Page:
Federal stem cell funding wins temporary reprieve
Friday, September 10, 2010
An appeals court Thursday allowed the federal government to resume funding human embryonic stem cell research while the court reviews whether it violates a ban by Congress on spending taxpayer money for experiments that are connected in any way with the destruction of human embryos.
A three-judge panel of the U.S. Court of Appeals for the D.C. Circuit granted a request from the Justice Department to lift a temporary injunction issued Aug. 23 blocking the funding, saying the court needed more time to consider the case.
While the move was praised by advocates for the research, the appeals court made clear it was not making a final decision. That means the reprieve could be short-lived and the fate of the funding could continue to be whiplashed by seesawing court rulings as the case moves through various appeals and courts.
"The purpose of this administrative stay is to give the court sufficient opportunity to consider the merits of the emergency motion for stay and should not be construed in any way as a ruling on the merits of that motion," the appeals court wrote in its one-page decision.
Opponents of stem cell funding have until Sept. 14 to file a response, and the government must submit its response by Sept. 20.
U.S. District Judge Royce C. Lamberth, ruling in a lawsuit filed by two researchers working on alternatives to the cells, had said the funding violated the Dickey-Wicker Amendment, a federal law that prohibits federal tax money from being used for research that involves the destruction of human embryos.
The ruling stunned scientists, patient advocates and other supporters of the research by throwing into question millions of dollars in federal funding and the Obama administration's policy aimed at expanding support for the field.
Lamberth on Tuesday rejected a request to lift the stay pending an appeal. But the Obama administration appealed that decision to the higher court. Justice Department lawyers argue that the funding does not violate the Dickey-Wicker Amendment because no federal money is used to actually destroy embryos. Federal funding is available only for experiments using cells obtained from embryos that have been destroyed using private money.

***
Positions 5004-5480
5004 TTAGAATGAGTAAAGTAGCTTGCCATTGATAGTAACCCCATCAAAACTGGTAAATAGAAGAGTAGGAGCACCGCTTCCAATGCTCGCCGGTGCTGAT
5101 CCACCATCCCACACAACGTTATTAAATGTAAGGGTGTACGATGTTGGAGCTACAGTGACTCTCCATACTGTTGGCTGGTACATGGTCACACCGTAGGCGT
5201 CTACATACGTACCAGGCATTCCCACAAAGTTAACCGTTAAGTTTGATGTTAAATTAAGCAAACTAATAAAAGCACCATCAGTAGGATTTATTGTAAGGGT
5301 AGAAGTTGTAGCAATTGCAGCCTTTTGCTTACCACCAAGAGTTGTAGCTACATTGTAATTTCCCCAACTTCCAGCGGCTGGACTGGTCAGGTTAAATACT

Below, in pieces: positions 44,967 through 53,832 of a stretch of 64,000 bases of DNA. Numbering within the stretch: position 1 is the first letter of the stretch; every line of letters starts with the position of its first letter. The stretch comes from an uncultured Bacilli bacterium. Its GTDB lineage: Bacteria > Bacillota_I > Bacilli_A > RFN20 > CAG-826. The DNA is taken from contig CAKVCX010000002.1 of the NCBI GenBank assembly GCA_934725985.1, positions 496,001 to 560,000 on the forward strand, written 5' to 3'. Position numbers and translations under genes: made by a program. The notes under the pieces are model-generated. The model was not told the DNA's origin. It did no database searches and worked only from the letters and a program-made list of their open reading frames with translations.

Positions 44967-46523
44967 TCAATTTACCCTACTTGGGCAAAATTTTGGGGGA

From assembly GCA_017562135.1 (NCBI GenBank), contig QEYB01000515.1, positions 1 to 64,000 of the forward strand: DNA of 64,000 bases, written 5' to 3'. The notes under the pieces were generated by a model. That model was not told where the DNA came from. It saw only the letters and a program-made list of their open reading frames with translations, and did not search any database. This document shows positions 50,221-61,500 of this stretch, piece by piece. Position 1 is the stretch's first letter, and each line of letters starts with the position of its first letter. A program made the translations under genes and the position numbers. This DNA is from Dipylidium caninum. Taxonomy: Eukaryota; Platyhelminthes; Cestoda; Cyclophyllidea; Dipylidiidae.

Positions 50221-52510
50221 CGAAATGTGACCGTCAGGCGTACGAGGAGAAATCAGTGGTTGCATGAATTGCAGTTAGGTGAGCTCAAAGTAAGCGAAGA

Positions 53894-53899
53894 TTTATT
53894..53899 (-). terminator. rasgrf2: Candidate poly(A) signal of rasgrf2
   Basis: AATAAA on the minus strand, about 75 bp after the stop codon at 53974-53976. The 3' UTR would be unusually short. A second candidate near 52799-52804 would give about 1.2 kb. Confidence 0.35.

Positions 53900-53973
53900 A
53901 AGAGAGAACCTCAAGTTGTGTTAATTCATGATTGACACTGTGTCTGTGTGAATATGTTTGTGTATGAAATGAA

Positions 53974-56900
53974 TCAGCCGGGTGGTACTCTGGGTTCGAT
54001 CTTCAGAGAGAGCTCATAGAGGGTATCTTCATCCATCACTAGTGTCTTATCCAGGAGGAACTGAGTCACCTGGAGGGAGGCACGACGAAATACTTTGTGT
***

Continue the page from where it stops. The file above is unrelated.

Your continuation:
Lamberth's original decision dismissed that distinction.
In response to the order, the National Institutes of Health suspended consideration of any new grants for such research. Scientists who had already received funding could continue, but their grants would not be renewed when they come up for routine review, the NIH said.
In a written statement, the NIH and Justice Department said: "We are pleased with the Court's interim ruling, which will allow this important, life-saving research to continue while we present further arguments to the Court in the weeks to come."
In its appeal, the Justice Department argued that the halt to the funding was causing irreparable harm to researchers, the federal government and patients hoping for cures.
"It is crucial that federal funding for human embryonic stem cell research be restored permanently, and this stay is a step in that direction," said Lisa Hughes, president of the Coalition for the Advancement of Medical Research, a coalition of patient advocacy groups, scientists and research organizations that has lobbied for the funding. "While this issue continues to be argued in the courts, we call on Congress to move swiftly to resolve this issue and secure the future of this important biomedical research."
Rep. Diana DeGette (D-Colo.), who has championed permanently allowing the funding, said she expected Congress would consider legislation that was twice approved but then vetoed by President George W. Bush.
"Given the potentially devastating blow this court case could give to ethical research, I think the momentum is strong for passing legislation," DeGette said.
Individual researchers facing the loss of millions of dollars in federal grants were relieved.
"It is certainly encouraging that the appeals court has acted swiftly to lift the ban even while it considers the government's emergency motion. Needless to say, the district court's ban, if maintained, would be devastating for the research in my laboratory as well as the field in general,and the uncertainty we face currently has already derailed important research projects in my laboratory," said Ali H. Brivanlou, a stem cell researcher at the Rockefeller University in New York.
But the decision was condemned by opponents.
"The American people should not be forced to pay for even one more day of experiments that destroy human life, have produced no real-world treatments and violate an existing federal law," said Steven H. Aden, a lawyer at the Alliance Defense Fund, which filed the lawsuit. "The district court's decision simply enforced that law, which prevents Americans from paying another penny for needless research on human embryos made irrelevant by adult stem cell and other research."
Lamberth has indicated he is willing to quickly consider a motion for summary judgment filed Thursday by the plaintiffs. In that case, a fresh government appeal could be expected.
Aden said the uncertainty surrounding the ongoing legal battles could make it difficult for the government to resume activity involving the research in question.
"We expect the circuit court to rule expeditiously," Aden said, "and in light of that, as a practical matter, it may be difficult for NIH to turn the battleship around, so to speak, and go the other direction, knowing that decision might again be reversed within a matter of several days."